And you thought igloos in Finland were expensive…
We could tell you that seeing the world from a different perspective is the key to understanding, or one of many other well intentioned phrases about expanding the mind, but we’ll spare you. To be honest, we just saw a picture of the Northern Lights that looked really cool, and since people are obsessed with the Northern Lights, it seemed worth sharing. And ok, ok, it will most definitely change your perspective, unless you’re reading this from the International Space Station…
— Alexander Gerst (@Astro_Alex) August 10, 2018
Alexander Gerst is a German astronaut, orbiting the earth from the International Space Station on behalf of the European Space Agency. Clearly, he’s also got some serious photography skills. The astronaut has been documenting his time in space, and his inimitable views of earth almost daily with captivating images of life from a very different angle. He recently managed to snap the perfect picture of the Northern Lights from above, and it’s safe to say it went viral. In case you’re not very internet savvy, you can click the pictures in his tweet above to enlarge them. Highly worth doing.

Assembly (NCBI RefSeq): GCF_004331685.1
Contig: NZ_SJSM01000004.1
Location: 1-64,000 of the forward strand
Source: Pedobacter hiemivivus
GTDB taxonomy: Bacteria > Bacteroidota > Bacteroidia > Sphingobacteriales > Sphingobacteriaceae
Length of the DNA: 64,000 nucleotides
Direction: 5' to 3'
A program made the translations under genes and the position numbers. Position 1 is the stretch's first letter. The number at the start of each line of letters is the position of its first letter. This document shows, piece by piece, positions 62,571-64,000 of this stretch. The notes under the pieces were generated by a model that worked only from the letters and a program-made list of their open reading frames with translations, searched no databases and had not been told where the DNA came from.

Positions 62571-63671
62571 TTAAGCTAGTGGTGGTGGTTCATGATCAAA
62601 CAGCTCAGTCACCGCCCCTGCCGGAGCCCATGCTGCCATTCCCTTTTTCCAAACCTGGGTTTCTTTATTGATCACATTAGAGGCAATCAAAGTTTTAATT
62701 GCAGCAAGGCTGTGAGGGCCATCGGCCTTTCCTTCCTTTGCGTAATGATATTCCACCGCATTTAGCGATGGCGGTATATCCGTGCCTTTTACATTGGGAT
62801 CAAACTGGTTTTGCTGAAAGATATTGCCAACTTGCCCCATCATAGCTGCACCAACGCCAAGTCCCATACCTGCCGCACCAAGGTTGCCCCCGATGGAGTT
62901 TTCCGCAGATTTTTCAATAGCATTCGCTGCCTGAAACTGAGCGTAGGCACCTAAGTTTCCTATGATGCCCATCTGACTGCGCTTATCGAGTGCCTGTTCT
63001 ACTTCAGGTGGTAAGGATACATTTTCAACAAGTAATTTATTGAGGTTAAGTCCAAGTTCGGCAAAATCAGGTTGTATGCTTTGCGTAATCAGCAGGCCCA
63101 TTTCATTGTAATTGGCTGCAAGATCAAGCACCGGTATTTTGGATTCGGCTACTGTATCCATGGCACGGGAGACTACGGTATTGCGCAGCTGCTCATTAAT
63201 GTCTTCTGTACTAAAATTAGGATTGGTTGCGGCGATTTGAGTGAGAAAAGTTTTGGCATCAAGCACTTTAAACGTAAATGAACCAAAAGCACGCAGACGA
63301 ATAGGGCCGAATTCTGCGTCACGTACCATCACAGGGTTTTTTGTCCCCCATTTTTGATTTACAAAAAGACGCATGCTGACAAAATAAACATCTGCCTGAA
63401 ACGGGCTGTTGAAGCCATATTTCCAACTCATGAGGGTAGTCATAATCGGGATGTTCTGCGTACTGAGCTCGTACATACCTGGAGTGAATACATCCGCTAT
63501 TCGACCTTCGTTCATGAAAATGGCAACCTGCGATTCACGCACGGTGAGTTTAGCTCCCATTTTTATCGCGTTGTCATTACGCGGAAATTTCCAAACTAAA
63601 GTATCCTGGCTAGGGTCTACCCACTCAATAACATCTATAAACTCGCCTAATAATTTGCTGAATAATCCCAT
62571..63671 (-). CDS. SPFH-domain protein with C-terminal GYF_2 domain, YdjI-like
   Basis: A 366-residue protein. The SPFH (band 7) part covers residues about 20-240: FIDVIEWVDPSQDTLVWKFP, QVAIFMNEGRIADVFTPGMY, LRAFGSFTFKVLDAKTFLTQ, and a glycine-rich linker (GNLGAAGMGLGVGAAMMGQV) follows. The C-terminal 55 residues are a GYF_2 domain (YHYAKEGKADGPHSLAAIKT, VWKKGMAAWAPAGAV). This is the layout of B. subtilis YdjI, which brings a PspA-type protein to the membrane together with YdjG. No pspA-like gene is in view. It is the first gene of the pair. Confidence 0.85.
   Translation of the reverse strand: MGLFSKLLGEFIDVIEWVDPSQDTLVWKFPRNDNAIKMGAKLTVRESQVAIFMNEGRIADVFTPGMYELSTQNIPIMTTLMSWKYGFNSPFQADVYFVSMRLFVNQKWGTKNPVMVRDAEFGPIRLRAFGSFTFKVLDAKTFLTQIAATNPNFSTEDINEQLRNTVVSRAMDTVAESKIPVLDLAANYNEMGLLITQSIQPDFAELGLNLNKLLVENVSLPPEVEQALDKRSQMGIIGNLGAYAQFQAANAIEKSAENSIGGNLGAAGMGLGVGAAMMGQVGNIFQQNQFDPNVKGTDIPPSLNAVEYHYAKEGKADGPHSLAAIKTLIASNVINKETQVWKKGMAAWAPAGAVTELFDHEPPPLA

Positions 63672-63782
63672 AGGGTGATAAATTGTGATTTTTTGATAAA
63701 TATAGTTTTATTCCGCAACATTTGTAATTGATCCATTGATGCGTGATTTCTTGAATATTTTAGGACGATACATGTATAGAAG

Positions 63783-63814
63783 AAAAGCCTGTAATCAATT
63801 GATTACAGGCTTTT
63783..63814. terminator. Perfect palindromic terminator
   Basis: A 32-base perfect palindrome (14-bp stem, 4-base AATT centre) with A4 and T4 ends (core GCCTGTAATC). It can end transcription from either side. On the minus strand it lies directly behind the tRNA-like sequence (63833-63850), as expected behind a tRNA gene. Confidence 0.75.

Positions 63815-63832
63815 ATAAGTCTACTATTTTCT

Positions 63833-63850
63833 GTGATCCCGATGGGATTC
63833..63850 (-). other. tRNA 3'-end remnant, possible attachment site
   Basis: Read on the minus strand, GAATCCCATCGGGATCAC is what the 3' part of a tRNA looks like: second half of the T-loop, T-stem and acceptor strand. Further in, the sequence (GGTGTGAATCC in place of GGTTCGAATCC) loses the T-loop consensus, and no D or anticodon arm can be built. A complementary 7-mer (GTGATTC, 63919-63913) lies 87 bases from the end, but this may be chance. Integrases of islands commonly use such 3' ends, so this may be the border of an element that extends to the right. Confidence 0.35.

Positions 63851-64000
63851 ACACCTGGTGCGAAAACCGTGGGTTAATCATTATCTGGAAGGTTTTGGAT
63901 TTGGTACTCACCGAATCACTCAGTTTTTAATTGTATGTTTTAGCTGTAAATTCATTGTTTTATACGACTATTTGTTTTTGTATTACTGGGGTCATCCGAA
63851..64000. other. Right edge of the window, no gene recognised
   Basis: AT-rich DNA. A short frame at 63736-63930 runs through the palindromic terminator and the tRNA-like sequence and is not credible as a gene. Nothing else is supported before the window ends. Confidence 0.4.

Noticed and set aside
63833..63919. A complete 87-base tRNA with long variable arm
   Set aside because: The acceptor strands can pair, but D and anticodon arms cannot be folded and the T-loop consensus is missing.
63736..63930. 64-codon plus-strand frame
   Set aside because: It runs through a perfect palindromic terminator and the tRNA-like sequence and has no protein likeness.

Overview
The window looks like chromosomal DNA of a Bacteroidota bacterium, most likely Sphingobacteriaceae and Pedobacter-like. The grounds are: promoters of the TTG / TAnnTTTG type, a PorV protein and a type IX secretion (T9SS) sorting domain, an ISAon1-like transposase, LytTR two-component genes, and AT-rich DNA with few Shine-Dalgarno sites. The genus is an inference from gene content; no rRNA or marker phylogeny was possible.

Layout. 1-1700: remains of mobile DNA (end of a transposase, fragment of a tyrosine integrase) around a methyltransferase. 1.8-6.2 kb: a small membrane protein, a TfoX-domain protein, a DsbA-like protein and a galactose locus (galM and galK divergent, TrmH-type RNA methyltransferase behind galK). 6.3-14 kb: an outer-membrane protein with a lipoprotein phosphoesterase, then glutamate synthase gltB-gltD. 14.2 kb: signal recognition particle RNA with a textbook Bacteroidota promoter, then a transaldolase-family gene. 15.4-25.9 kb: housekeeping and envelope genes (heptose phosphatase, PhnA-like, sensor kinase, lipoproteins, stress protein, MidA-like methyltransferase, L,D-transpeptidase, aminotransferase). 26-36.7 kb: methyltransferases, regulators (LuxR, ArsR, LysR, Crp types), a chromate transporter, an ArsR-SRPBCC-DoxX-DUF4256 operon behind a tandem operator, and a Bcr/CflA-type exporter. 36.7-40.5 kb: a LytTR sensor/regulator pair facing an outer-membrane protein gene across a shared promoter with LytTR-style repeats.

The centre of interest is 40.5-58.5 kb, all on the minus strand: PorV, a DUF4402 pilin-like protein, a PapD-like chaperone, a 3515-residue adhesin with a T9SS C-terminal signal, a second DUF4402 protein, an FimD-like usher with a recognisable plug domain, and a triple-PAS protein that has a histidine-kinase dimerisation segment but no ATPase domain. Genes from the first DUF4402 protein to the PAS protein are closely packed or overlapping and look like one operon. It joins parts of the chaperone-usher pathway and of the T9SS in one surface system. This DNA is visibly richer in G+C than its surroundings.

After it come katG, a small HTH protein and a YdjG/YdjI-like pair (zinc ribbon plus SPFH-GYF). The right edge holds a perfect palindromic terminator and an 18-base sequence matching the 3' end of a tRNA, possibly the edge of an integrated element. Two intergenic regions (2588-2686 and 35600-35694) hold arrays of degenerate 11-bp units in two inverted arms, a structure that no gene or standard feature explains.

The Northern Lights, more properly known as Aurora Borealis is a captivating naturally occurring phenomenon where solar wind pulls magnetically charged particles into the air, creating a brilliant display of green, blue and yellow hues. While the phenomenon is often associated with Iceland, there are quite a few alternative destinations which offer outstanding viewing potential, such as Norway.
When & Where
The Aurora Borealis has long mystified travelers, because it’s virtually impossible to predict far in advance. Travelers can wait for weeks, with no solar activity, while others can pop in for a day and be treated to the show of a lifetime. Well, perhaps not quite as good as what Alexander Gerst is able to witness from space – but you know what we mean. If you’re looking for a little Aurora in your life, October thru February generally presents the best opportunities, the further north the better. It may not quite look like this, but it’s always worth it – and as Mr. Gerst says in his now famous tweet “Mind blowing, every time”.
Have you seen the Northern Lights first hand?
Featured image copyright Alexander Gerst // ESA.